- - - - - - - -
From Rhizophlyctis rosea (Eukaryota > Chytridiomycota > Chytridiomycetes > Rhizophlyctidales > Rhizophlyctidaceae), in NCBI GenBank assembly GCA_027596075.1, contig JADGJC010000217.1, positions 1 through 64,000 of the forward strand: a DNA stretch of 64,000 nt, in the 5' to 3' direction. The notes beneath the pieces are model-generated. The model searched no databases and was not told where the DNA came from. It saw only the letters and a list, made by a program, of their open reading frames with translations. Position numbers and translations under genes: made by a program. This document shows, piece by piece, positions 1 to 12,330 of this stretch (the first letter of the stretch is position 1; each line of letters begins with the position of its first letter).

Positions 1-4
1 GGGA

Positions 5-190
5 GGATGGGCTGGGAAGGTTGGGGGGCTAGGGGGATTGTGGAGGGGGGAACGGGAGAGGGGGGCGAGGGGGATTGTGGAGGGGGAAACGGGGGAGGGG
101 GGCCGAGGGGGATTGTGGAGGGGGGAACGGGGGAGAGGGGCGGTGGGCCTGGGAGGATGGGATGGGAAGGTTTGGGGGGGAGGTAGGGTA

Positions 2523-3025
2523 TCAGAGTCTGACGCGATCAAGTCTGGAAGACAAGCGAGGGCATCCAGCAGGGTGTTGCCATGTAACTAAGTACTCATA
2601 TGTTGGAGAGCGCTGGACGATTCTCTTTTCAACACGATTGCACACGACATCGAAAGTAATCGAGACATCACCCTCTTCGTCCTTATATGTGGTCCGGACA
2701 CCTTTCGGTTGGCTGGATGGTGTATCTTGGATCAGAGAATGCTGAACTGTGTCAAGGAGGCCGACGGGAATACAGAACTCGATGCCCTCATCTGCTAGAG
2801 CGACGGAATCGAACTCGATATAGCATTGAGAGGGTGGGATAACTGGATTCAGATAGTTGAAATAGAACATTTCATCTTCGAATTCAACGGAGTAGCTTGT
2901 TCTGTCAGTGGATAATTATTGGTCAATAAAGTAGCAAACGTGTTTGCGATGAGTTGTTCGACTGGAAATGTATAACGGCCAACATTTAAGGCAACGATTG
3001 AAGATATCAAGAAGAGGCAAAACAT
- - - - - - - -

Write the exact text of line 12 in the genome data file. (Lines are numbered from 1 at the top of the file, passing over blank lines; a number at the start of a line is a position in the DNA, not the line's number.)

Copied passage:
2901 TCTGTCAGTGGATAATTATTGGTCAATAAAGTAGCAAACGTGTTTGCGATGAGTTGTTCGACTGGAAATGTATAACGGCCAACATTTAAGGCAACGATTG